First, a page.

Delta urges residents to accept old naira notes
Following the Central Bank of Nigeria’s (CBN) directive to commercial banks to accept and dispense old N1,000, N500 and N200 notes, as legal tenders till December 31, this year, in obedience to the judgment of the Supreme Court on March 3, Delta State Government, yesterday, urged residents of the state to accept the old notes.
Commissioner for Information, Mr. Charles Aniagwu, in a statement in Asaba, charged all residents to continue to accept the notes as legal tender in view of the apex court’s ruling and CBN circular of yesterday, directing continued use of notes as legal tender.
He specifically called on government revenue collectors, fuel stations, traders, markets and other stakeholders to ensure compliance with CBN’s directive, saying the state government was not unaware of the hardship caused by the naira swap policy, even as he urged the people to use the window created by the court’s ruling to ease the tension and sufferings created by the policy.
Aniagwu charged all agencies of the state government and relevant stakeholders not to reject payments made with the old currency by the public.
MEANWHILE, tension created by cash crunch appears to be slowly easing, but the crowds at commercial banks remain. In some banks visited by The Guardian, though the customers appear to be less agitated and frustrated, they were worried by the tattered notes being dispensed by the banks.
At some of the banks along Nnebisi Road and Okpanam Road in the state capital, the possibility of accessing cash has calmed some nerves, with less of the usual shoving and pushing in queues. Many customers expressed hope that the situation would ease off or possibly return to normal after the March 18 elections.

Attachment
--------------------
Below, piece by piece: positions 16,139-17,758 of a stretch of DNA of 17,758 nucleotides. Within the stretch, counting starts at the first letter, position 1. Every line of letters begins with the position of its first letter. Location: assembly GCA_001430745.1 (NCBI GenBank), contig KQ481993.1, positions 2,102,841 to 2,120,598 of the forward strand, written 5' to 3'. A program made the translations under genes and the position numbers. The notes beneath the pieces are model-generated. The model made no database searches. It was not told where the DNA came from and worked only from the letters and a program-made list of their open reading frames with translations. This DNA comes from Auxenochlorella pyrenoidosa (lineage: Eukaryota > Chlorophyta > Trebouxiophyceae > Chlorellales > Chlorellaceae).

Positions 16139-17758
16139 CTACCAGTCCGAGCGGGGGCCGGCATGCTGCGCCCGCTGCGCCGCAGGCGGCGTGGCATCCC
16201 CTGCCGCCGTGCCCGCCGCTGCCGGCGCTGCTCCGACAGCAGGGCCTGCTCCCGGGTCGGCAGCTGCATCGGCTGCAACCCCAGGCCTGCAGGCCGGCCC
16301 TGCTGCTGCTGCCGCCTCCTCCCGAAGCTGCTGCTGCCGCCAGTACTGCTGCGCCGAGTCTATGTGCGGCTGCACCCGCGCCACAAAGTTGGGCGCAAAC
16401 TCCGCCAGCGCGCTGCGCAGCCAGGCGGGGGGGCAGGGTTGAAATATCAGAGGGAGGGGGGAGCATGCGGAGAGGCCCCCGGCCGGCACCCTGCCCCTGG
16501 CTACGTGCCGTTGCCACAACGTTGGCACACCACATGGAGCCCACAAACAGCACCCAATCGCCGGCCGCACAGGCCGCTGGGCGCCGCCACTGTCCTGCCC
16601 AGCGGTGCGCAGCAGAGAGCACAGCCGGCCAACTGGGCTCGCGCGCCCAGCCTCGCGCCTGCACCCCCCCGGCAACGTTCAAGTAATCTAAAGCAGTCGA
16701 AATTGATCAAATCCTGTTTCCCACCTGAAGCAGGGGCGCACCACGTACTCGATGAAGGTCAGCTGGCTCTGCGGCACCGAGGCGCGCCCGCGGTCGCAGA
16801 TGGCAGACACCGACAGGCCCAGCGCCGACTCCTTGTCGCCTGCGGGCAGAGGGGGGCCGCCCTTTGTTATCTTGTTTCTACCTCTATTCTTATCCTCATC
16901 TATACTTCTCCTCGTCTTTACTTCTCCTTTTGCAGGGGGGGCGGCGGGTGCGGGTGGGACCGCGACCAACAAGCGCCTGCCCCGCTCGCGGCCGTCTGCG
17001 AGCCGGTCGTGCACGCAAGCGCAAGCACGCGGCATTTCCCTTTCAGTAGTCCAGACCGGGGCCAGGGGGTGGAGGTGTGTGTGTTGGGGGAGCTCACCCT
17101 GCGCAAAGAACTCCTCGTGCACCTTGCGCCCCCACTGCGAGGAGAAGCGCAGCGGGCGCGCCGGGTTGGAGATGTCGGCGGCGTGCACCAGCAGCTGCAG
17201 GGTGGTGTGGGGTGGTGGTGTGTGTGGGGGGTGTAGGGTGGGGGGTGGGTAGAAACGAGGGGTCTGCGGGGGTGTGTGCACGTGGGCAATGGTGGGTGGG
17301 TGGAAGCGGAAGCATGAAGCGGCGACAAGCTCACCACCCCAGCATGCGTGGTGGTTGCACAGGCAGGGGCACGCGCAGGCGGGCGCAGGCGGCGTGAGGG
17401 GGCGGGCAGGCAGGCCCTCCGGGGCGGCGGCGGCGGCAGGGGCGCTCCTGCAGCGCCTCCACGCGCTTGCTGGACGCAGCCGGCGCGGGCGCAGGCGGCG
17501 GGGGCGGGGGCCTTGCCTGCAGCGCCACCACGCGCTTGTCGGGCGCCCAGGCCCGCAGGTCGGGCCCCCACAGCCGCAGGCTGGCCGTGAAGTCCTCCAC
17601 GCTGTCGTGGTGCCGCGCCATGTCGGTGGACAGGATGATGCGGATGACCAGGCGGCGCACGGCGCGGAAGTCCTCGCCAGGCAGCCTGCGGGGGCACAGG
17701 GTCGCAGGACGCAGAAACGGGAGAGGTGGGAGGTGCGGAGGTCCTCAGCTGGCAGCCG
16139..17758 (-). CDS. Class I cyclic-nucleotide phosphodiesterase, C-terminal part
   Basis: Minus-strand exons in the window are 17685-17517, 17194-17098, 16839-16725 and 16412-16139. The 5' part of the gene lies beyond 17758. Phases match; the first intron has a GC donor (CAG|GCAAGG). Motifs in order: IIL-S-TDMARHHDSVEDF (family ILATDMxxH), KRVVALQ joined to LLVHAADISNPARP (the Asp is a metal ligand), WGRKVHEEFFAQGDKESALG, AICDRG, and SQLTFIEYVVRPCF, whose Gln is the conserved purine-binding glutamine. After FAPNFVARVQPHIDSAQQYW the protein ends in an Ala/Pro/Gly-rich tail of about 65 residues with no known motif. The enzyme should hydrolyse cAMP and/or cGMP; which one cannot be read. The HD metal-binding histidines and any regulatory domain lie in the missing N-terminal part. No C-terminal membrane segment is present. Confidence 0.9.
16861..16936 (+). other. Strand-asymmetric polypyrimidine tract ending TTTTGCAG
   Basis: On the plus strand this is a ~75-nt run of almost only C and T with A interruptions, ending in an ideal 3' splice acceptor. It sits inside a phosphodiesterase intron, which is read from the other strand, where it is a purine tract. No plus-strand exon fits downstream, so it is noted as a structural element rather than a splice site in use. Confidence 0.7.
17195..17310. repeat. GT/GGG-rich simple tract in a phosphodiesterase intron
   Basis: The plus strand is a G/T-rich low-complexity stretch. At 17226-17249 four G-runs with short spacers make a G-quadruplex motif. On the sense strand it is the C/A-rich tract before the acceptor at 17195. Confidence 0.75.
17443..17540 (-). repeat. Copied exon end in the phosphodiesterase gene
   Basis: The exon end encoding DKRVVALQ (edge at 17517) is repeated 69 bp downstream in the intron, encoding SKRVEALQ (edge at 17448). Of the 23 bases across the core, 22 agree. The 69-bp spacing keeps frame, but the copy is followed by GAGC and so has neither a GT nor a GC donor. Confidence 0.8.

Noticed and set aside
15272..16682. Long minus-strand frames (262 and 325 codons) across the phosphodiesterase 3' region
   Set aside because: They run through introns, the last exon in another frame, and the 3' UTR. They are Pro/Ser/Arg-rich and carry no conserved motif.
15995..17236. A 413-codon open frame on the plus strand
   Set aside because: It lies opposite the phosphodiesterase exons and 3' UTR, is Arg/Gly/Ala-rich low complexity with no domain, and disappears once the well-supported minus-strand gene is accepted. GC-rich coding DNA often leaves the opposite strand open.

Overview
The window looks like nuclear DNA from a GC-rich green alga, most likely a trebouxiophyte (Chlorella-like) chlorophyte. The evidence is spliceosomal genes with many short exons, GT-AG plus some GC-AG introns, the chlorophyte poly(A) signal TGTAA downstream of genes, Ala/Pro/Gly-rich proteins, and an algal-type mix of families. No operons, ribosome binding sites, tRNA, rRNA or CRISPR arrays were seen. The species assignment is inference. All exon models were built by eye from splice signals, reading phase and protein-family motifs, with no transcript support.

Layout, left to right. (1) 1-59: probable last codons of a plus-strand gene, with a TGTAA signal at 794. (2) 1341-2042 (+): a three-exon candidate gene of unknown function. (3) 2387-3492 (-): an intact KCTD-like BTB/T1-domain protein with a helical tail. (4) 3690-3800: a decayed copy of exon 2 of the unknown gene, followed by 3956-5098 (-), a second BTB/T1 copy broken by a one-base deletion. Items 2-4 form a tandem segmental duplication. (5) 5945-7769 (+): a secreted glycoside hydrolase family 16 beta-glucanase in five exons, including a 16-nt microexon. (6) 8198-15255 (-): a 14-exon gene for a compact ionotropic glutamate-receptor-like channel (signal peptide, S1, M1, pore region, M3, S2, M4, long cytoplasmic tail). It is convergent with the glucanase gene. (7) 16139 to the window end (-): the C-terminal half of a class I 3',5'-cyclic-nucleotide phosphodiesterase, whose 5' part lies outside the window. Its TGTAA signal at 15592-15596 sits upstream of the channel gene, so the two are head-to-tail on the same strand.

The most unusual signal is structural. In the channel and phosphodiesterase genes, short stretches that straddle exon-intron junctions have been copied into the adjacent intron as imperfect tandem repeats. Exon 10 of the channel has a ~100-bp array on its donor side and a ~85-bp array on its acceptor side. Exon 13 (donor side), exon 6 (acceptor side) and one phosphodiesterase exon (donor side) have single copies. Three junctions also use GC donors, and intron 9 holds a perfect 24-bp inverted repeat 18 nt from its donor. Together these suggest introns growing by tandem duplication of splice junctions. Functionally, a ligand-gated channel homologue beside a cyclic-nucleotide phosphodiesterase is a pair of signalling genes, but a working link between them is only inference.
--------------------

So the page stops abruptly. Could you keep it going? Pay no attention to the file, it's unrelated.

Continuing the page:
A customer at one of the new generation banks, however, lamented: “The problem now is not just that I was paid in old N1,000 notes, but almost half of the notes are tattered. How can banks be dispensing such notes?”
At another bank, customers were more interested in being paid than speaking to the press, but Mrs. Ego Chukwuka hoped this would mark the end of their suffering in search of cash to survive, adding: “It has been a frustrating period. I still don’t know why they had to make us go through this. It is sheer wickedness to suffer us to get our money.”
At the popular Ogbe-Ogonogo Market, traders were as happy as customers, hoping that their businesses would pick again as the cash crunch eases.
She recalled: “Ah, it has been slow business all this time. Customers could not buy due to no cash and we could not sell. To worsen it, online and POS transfers were hanging in most cases.”
Governor Ifeanyi Okowa during an interactive session with journalists in Asaba on Monday, in response to a question on what the state government was doing to ease the pain caused by the policy, said issues of fiscal and monetary policies were in the Exclusive List in the Constitution and only the Federal Government and its agencies could decide on such.